Decoder: Why you should be interested in interest rates now

Decoder: Why you should be interested in interest rates now

Inflation is one of the biggest worries for Gen Z and Millennials. Here’s why you need to care about rising interest rates — and what you can do. A tip box is filled with dollar bills, New York, 3 April 2019. (AP Photo/Mark Lennihan) For the first time in more...

On the same day the U.S. Federal Reserve raised interest rates by another 0.75%, News Decoder correspondent Sarah Edmonds delivered a decoder breaking down an economic issue that has an impact on us all, especially young people. Using engaging and informative language, Edmonds walks the reader through the history of interest rates, how we got to the position we’re in now and what options lie ahead. In a time when nearly half of Gen Z and Millennials live paycheck to paycheck, this decoder provides concise advice for smart financial planning.

Exercise: Ask students to look up the average cost of a house and the average interest rate in the year they were born. How does that compare to today’s averages?

The Sri Lanka paradise I have known is now a bankrupt island

The Sri Lanka paradise I have known is now a bankrupt island

My family can barely make ends meet amid runaway inflation and shortages of foodstuffs. No wonder Sri Lanka has kicked out a corrupt ruling clan. Protesters take over the office of Sri Lankan Prime Minister Ranil Wickremesinghe, demanding he resign, Colombo, Sri...

News Decoder correspondent Feizal Samath provides an on-the-ground glimpse of life in Sri Lanka following months of inflation, essential shortages and protests that led to the ouster of the president and the ruling clan. Samath gives context to a situation that many outside of the region ignored until images of protestors storming the presidential palace flooded the media. By painting a picture of his own challenges in procuring fuel and everyday foods, Samath puts readers in the shoes of those whose lives have been disrupted by turmoil. 

Exercise: Ask students to imagine a part of the world different from their own and write a first-person narrative of what life looks like for a teenager there. How do the political and economic realities impact their family, their schools or their daily routines?

Marie Colvin shined a light on war-torn corners of the world

Marie Colvin shined a light on war-torn corners of the world

Marie Colvin started as a journalist writing for a New York trade union. She ended up a war correspondent who changed people’s lives. Medical staff examine Marie Colvin in Colombo’s eye hospital in Sri Lanka, 17 April 2001. (AP Photo/Gemunu Amarasinghe) A...

Susan Ruel reflects on the life and career of Marie Colvin, an accomplished foreign correspondent killed in Syria in 2012. Colvin reported on major conflicts in Europe, the Middle East, Africa and Asia, believing someone has to go there and see what is happening. “She​​ always told the stories of the ordinary men and women who bore the consequences of the power struggles and wars waged by political leaders,” Committee to Protect Journalists Executive Director Robert Mahoney said. With more journalists murdered or missing this year than in nearly all of 2021, the rights of journalists in war zones cannot be taken for granted.  

Exercise: Ask students to discuss how media coverage of war and conflict zones has evolved and what they think accounts for the increased threat against journalists.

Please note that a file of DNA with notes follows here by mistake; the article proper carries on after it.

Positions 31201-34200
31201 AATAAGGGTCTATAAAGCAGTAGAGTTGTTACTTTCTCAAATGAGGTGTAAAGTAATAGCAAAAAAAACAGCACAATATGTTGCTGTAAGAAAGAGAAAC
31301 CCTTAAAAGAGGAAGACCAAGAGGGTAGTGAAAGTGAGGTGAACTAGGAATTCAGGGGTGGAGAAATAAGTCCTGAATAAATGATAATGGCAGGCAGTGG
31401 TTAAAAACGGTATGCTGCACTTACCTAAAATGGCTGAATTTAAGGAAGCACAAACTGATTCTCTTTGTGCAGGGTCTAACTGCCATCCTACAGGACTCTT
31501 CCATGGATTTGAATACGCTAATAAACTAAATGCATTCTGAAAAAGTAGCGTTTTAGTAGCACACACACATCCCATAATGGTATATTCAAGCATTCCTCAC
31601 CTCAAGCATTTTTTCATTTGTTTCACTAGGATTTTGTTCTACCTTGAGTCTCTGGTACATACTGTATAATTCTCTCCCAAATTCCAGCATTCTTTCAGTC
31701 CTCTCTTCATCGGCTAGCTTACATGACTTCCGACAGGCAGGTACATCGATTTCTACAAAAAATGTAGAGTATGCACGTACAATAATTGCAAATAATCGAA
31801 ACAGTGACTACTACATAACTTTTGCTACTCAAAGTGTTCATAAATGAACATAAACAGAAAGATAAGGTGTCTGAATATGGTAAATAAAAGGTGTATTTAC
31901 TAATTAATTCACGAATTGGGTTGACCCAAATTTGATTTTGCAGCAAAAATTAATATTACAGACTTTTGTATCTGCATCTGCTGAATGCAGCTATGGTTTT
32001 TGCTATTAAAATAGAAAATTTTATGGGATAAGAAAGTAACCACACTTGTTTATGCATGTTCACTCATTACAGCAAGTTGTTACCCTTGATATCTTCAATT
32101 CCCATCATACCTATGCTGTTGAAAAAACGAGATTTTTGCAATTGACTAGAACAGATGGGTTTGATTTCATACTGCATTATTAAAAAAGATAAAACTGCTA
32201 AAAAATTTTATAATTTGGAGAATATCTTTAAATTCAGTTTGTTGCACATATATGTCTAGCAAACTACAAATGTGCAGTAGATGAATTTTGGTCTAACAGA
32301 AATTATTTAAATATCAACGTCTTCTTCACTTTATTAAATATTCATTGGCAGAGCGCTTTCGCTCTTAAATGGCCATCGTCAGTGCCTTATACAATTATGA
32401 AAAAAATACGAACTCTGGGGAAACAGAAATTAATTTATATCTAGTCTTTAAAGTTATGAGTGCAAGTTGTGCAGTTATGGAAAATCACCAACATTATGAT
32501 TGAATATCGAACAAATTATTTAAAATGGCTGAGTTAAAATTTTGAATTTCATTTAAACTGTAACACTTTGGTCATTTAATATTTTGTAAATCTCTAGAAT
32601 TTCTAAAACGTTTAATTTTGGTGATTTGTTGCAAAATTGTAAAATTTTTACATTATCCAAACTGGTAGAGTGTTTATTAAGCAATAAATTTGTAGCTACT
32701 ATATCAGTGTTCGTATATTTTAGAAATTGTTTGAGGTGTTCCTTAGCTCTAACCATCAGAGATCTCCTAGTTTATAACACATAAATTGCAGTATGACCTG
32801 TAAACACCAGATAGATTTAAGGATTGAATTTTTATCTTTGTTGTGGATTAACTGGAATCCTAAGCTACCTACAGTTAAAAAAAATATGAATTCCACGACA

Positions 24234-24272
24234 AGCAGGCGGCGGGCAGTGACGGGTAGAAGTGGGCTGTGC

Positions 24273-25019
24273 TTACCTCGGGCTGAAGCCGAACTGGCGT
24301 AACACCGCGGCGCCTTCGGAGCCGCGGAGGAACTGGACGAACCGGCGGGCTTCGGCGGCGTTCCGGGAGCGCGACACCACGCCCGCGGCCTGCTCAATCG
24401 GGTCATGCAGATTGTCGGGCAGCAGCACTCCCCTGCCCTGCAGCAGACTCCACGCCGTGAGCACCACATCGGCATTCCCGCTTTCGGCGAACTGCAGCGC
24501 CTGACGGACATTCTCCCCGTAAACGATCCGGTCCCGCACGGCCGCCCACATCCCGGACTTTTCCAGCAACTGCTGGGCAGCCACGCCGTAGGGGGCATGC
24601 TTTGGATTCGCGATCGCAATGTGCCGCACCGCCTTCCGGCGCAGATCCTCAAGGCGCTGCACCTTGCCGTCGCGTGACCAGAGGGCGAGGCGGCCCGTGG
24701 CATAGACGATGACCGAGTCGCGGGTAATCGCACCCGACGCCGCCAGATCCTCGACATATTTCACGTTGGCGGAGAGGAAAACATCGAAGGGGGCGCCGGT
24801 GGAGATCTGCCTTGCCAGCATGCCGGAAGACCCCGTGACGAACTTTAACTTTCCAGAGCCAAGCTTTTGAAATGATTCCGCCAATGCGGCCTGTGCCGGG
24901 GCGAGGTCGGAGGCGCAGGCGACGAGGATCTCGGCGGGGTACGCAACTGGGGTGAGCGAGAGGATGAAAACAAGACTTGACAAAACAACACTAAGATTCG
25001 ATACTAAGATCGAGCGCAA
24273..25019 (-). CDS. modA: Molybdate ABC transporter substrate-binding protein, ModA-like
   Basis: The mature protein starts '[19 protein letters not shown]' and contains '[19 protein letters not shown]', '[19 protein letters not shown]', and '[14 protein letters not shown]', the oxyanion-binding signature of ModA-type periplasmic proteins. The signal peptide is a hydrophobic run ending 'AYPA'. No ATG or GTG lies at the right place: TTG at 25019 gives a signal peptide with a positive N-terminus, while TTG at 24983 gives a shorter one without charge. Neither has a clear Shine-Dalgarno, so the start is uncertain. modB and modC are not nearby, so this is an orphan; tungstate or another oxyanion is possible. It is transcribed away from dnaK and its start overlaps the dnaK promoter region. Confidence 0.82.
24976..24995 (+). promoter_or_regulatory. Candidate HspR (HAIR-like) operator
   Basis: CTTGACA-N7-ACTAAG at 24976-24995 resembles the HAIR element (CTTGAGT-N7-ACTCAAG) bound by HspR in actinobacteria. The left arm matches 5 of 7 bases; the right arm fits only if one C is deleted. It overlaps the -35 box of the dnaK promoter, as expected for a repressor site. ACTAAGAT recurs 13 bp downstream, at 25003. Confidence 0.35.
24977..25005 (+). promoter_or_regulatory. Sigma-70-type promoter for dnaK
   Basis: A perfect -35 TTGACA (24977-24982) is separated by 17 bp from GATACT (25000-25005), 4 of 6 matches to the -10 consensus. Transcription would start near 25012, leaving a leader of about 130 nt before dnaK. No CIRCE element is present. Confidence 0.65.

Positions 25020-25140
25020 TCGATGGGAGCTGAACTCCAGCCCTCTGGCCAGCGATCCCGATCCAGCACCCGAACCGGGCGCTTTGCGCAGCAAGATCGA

We are giving up on COVID. But has it given up on the world?

We are giving up on COVID. But has it given up on the world?

Most nations have rolled back steps to contain COVID-19. But the virus continues to kill. Many experts are frustrated governments are not doing more. Immunization, conceptual illustration (Photo by: SCIENCE PHOTO LIBRARY via AP Images) Airlines have stopped requiring...

COVID fatigue is worldwide even though the virus continues to spread. In many places, restrictions have been lifted for masks, travel and testing. Vaccination targets remain largely out of reach. Since the onset of the pandemic, health experts and governments have been at odds about the best approach to beat the virus. Our inability to curb the spread of the virus begs broader questions, including whether we are up to the task of combating climate warming. How could we have better balanced health and the economy, collective responsibility and individual rights to overcome COVID sooner? 

Exercise: Ask students to debate the role of government versus individual responsibility in combating global crises such as COVID and climate change. 

This émigré finds meaning supplying war matériel to Ukraine

This émigré finds meaning supplying war matériel to Ukraine

Dmytro Shelukhin is a Ukrainian working for a UK investment bank. But like many émigrés, he is finding meaning helping his home nation fight Russia. Dmytro Shelukhin on the way to Ukraine with war materiel (photo courtesy of Dmytro Shelukhin) For the past eight years,...

Like many big global news stories, the war in Ukraine has released a tsunami of ink, making it difficult for journalists to find a fresh angle. Jeffrey Mo, a fellow at the University of Toronto, manages to break new ground with a simple story about a Ukrainian émigré who sends war matériel to armed forces in his embattled home country. Mo lets Dmytro Shelukhin, a Ukrainian working for a UK investment bank, be the protagonist of the story, which discreetly underscores both the high stakes involved in the conflict and the depth of Ukrainian defiance.

Exercise: Ask your students to identify an issue dominating the news around the world – such as climate change or human rights – and to find a local angle. Then they should interview someone directly involved in the local matter and write a story capturing that person’s experiences and thoughts.

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